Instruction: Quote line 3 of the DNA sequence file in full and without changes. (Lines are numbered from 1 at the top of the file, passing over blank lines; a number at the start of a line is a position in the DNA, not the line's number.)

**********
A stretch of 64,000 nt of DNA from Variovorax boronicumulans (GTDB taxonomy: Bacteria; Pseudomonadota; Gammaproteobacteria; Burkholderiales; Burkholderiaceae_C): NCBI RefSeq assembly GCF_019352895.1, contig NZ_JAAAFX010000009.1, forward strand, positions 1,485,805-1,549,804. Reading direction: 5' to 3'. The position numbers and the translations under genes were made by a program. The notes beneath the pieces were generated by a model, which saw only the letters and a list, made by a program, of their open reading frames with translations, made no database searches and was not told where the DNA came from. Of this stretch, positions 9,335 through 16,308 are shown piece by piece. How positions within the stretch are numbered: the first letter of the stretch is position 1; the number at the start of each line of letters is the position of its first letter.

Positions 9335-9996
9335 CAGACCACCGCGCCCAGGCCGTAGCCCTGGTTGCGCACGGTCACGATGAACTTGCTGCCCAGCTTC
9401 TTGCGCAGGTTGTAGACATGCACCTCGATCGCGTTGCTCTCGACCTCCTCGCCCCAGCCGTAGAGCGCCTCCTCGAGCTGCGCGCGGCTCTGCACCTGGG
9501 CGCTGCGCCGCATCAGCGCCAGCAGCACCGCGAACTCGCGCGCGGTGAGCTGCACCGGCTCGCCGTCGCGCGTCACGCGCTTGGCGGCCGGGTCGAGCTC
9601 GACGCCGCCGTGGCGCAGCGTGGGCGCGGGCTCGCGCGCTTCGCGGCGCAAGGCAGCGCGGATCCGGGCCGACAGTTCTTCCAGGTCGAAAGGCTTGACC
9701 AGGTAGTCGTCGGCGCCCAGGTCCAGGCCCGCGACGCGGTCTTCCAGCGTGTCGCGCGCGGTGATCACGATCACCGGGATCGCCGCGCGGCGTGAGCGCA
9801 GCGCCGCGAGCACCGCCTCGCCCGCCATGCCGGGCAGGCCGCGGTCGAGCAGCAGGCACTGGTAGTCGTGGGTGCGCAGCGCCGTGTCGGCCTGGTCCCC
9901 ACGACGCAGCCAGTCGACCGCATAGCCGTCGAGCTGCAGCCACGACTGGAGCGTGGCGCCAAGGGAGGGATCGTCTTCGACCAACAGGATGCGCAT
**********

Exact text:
9335 CAGACCACCGCGCCCAGGCCGTAGCCCTGGTTGCGCACGGTCACGATGAACTTGCTGCCCAGCTTC